Mark


Richard Fisel from California posted 4 months ago:

I am trying to understand the criteria in O'Shaughnessy's screens. What is the difference between Total Accruals (I presume for trailing 12 months) and Current Accruals? The definitions seem to be the same, cf. http://www.investopedia.com/university/accounting-earnings-quality/earnings5.asp


Thomas Ford from New York posted 4 months ago:

This does not seem to differ that much from what Piotroski was doing. For the accruals piece, one can use the calculations from Sloan, which appear a bit simpler. I am curious why no longer term valuation metrics were utilized such as P/B or a company-specific CAPE style valuation metric in order to get away from y/y earnings volatility. The problem with O'Shaughnessy is he measures every stock on whether it is absolutely cheap or not, but high return, wide moat companies will often not show up as being absolutely cheap, but can be historically cheap and as a result great investments.


John Givens from Florida posted 3 months ago:

While I am typically quick to lash out at AAII for their total lack of customer service (responding to emails, backtesting 1st cut and other strategies instead of just putting them out there, etc. etc.) they are still the best service and value in existence. Painfully, I think they deserve a break. While they could do us a great service by working with O'Shaughnessy and setting up fields and screens for "What Works" the main problem here is the book. So far, I have not been able to find definitions for "financial composite", external financing, change in operating assets, etc. in the book. How can O'Shaughnessy expect us to take his book seriously if he doesn't define his terms. Now, I can find definitions from other sources, but why should I have to and how would I know if they are the same definitions that he used?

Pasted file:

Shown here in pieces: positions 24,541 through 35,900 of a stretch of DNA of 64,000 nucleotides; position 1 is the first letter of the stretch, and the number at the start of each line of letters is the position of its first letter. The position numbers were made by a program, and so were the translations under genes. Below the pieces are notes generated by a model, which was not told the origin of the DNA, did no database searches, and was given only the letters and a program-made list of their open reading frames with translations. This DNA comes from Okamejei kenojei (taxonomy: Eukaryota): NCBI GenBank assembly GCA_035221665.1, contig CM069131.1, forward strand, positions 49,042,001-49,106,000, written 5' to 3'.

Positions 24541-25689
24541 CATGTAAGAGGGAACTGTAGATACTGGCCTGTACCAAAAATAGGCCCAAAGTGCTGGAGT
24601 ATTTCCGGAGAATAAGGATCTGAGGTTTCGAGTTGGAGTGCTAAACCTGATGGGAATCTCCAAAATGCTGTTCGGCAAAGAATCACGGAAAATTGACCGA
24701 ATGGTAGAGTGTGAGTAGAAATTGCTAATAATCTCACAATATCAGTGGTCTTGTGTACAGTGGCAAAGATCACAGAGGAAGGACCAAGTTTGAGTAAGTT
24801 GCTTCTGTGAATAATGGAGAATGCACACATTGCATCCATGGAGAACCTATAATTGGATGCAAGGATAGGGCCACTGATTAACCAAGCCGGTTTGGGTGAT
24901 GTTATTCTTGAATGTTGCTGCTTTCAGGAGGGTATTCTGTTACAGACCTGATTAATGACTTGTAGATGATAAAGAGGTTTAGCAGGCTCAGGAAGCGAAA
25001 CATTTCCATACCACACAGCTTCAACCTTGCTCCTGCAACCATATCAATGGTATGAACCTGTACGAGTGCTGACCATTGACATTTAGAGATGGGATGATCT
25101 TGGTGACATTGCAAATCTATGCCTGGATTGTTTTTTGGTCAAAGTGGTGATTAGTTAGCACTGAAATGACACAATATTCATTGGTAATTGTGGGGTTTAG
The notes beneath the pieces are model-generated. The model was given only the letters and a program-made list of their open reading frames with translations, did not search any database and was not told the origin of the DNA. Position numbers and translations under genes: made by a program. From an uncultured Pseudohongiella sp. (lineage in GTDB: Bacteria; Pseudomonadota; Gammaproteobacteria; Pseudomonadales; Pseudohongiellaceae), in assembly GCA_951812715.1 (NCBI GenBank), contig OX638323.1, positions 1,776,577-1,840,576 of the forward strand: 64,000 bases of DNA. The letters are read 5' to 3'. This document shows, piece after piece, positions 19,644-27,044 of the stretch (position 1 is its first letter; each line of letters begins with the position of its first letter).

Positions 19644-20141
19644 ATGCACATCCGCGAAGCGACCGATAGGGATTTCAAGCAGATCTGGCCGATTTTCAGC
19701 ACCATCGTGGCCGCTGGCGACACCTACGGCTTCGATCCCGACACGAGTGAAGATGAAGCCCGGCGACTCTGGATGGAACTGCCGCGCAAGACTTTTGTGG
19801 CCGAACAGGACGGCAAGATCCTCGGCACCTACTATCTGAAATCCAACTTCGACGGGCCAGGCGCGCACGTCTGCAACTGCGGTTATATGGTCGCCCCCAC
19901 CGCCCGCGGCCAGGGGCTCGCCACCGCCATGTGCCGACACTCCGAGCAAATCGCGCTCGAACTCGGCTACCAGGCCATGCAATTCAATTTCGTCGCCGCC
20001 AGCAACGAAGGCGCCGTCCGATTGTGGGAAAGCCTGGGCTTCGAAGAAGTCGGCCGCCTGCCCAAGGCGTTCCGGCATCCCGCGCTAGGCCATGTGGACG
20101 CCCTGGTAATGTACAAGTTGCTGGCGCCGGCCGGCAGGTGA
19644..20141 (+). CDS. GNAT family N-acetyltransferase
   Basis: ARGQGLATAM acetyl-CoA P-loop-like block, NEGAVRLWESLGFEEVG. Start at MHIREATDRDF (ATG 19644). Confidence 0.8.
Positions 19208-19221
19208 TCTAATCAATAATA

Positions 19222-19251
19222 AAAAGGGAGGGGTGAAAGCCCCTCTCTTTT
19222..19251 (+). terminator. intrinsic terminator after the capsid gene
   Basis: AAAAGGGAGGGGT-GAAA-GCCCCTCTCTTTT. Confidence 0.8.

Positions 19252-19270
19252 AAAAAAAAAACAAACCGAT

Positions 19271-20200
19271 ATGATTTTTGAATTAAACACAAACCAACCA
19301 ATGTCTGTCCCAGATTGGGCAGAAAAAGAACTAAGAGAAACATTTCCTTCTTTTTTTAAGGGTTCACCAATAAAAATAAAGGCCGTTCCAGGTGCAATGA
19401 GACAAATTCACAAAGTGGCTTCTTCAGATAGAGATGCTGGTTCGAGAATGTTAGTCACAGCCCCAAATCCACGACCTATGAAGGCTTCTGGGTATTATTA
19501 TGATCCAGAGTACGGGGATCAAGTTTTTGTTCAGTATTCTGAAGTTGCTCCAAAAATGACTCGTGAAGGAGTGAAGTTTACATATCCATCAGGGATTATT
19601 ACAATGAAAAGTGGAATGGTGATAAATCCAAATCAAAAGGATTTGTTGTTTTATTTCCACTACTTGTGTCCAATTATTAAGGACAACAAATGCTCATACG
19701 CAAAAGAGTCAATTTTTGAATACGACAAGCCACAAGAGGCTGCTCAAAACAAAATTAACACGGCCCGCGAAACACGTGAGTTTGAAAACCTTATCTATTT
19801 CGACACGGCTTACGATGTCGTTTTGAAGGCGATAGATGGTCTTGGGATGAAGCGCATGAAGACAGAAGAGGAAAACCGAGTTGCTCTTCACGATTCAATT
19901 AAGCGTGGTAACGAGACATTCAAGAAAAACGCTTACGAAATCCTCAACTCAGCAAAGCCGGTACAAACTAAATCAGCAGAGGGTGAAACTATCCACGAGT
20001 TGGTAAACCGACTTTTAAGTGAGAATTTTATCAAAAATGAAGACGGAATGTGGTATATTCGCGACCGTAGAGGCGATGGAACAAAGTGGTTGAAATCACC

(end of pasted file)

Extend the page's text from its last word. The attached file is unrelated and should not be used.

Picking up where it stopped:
Michael Dimillo from Georgia posted 3 months ago:

I have been using SI Pro and Excel to replicate the Trending Value Screen (aka VC2) since April of last year. A few of the metrics require custom formulas, but it isn't that difficult. O'Shaughnessy has some material on his site that help with the calculations. You have to translate it from Compustat, but it is doable. Here is the link - http://www.whatworksonwallstreet.com/supplement.html.

So far the top 25 I generated in April is up 40%, excluding OMX, DELL, VMED, and STRZA, which were all acquired. In the real world you would have reinvested, but it was too much effort to track it. He recommends a yeah holding period, but I have been running it every month when the new data sets come out as well so I can compare it to the other screens on AAII that I use.

I think it will be hard to replicate this in SI Pro alone, but definitely think it is worth the manual labor. I am re-tweaking my spreadsheet to plug some data holes, but I would be happy to share it with others when I am done.